Through new abstract paintings and sculptures Victoria artist, Gabriela Hirt explores how unconscious memory is lodged in our bodies, and what it does to our relationships.
Drawing from personal inquiry, the artist unpacks her own biases and ignorance as a white settler living on Turtle Island. At a time when many are beginning to acknowledge how deeply we are steeped in the notion of white body supremacy, Gabriela is interested in the way trauma and collective guilt can keep us mired in constructed concepts of hierarchy, perpetuating colonial injustice.
As an immigrant who grew up in post-Holocaust Germany, Gabriela believes history carries in our bodies throughout generations and is enduring.
Her new paintings and sculptures are a continuation of the previous series, “The Indelible Mark”, where she reflected on her own troubling ancestry and its legacy of guilt. She asks herself — and the viewer: How do stereotypes rooted in the cultural programming we grow up with inform our ability to connect?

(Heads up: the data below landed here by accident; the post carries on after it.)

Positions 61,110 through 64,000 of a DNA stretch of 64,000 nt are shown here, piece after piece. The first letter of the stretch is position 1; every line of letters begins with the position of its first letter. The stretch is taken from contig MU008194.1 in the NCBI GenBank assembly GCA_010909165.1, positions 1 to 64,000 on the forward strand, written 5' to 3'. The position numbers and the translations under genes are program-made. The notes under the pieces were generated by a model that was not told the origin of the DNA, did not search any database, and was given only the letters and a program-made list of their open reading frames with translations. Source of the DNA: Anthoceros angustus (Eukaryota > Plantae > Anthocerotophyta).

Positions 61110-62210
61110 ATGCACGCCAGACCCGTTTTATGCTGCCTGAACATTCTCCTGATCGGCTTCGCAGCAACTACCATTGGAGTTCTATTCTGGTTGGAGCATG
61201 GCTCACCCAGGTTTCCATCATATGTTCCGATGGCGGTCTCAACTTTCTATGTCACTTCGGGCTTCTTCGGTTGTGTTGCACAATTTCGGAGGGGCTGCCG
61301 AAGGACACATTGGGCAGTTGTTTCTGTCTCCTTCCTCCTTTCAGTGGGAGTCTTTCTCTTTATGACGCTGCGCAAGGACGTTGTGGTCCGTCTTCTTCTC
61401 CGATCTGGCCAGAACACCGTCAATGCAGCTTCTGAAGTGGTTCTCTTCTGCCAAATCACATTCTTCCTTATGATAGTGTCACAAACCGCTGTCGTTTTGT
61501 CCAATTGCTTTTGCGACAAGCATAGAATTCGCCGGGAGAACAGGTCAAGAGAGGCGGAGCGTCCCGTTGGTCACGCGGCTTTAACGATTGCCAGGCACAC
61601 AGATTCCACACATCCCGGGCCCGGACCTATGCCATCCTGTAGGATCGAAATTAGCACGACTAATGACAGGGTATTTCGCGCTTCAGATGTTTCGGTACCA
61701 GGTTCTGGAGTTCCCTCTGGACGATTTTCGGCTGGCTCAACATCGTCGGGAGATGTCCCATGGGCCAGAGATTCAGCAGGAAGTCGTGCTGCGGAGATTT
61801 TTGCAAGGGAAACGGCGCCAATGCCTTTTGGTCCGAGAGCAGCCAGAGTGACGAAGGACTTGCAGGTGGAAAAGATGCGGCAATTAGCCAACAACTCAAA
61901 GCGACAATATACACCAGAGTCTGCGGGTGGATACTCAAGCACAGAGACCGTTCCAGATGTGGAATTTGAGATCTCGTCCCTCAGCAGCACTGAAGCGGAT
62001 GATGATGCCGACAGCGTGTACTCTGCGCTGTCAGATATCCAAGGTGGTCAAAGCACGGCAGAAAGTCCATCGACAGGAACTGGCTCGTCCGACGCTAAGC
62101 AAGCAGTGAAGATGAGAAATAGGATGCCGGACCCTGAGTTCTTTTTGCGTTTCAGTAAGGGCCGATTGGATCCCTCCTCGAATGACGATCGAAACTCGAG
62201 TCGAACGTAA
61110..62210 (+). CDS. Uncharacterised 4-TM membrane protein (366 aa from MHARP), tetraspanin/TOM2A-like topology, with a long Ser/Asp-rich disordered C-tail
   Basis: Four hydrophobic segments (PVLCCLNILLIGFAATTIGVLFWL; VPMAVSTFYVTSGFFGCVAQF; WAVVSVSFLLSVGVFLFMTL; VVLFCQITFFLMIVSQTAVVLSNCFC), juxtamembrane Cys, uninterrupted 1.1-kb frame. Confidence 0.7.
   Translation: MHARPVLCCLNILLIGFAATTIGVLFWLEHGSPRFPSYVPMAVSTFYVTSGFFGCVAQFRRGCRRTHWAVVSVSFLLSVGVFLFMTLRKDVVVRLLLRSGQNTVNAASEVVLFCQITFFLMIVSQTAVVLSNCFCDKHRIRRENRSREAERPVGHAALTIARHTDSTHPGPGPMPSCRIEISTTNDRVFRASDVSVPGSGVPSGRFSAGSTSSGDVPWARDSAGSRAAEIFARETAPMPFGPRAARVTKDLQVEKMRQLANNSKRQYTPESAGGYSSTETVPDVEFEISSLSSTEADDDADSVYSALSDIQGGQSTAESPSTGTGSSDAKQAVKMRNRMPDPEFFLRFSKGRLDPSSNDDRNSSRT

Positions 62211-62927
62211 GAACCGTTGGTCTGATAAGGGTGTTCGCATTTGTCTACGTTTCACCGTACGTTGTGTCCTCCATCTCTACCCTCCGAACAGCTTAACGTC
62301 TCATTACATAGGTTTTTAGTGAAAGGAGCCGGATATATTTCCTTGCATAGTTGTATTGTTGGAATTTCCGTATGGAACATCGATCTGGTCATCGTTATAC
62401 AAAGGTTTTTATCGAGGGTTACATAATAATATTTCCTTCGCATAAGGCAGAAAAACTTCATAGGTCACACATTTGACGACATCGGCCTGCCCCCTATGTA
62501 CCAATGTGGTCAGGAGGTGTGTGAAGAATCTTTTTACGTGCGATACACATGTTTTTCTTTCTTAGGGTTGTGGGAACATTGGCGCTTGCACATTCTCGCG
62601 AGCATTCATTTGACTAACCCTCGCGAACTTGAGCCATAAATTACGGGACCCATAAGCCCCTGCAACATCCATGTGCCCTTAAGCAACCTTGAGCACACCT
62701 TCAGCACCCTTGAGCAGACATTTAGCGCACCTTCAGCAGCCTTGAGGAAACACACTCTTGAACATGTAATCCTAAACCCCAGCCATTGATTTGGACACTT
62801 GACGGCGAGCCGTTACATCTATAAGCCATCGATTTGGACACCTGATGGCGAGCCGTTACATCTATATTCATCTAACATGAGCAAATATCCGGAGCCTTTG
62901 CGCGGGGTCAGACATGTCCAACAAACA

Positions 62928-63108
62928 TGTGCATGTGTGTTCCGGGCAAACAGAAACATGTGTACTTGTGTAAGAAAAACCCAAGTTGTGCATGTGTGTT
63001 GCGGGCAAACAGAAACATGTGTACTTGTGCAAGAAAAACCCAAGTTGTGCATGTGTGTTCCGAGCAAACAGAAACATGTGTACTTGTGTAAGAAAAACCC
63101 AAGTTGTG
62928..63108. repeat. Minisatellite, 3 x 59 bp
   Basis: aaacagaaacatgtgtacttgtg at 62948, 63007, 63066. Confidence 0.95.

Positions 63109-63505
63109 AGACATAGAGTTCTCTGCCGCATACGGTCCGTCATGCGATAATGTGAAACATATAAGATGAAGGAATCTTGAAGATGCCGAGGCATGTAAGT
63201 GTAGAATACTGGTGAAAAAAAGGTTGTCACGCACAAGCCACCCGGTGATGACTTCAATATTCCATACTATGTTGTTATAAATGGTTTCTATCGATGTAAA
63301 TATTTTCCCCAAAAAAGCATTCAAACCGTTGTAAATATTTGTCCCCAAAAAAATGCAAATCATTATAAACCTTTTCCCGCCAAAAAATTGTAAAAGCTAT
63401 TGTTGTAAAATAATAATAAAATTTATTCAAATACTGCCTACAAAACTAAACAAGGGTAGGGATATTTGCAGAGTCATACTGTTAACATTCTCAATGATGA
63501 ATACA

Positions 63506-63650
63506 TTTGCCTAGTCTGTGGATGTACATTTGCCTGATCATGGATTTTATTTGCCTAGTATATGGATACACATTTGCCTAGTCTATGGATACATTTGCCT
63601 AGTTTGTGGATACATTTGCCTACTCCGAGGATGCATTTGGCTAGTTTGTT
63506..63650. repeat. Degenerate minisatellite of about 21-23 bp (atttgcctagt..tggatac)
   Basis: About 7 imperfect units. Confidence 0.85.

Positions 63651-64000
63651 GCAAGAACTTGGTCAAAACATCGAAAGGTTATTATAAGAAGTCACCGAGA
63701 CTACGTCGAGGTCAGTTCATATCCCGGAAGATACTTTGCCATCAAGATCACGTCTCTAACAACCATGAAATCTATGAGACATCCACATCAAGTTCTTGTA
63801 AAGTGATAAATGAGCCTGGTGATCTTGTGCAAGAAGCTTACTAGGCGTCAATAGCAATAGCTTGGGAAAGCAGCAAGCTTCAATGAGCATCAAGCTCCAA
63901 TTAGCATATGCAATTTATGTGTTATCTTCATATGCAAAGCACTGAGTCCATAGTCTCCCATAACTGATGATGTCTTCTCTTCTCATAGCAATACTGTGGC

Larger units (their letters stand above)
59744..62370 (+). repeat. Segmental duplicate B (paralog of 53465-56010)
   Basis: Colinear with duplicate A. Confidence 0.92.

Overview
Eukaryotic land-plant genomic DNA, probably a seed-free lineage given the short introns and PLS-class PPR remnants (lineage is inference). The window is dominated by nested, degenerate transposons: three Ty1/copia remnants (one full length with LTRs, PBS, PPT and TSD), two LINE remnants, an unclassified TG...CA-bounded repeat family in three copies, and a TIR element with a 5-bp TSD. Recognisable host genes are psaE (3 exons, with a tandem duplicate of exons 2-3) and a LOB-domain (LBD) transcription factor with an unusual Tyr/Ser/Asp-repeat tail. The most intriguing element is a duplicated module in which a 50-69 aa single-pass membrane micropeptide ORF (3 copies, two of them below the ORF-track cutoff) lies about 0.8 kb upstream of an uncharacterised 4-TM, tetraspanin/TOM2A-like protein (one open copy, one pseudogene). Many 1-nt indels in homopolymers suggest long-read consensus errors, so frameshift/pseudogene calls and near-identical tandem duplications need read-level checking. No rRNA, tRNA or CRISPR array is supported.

Storied Bodies draws on the work of American author Resmaa Menakem, who says about racism: “There is a way out of this mess, and it requires each of us to begin with our own body. Your body — all of our bodies — are where changing the status quo must begin.”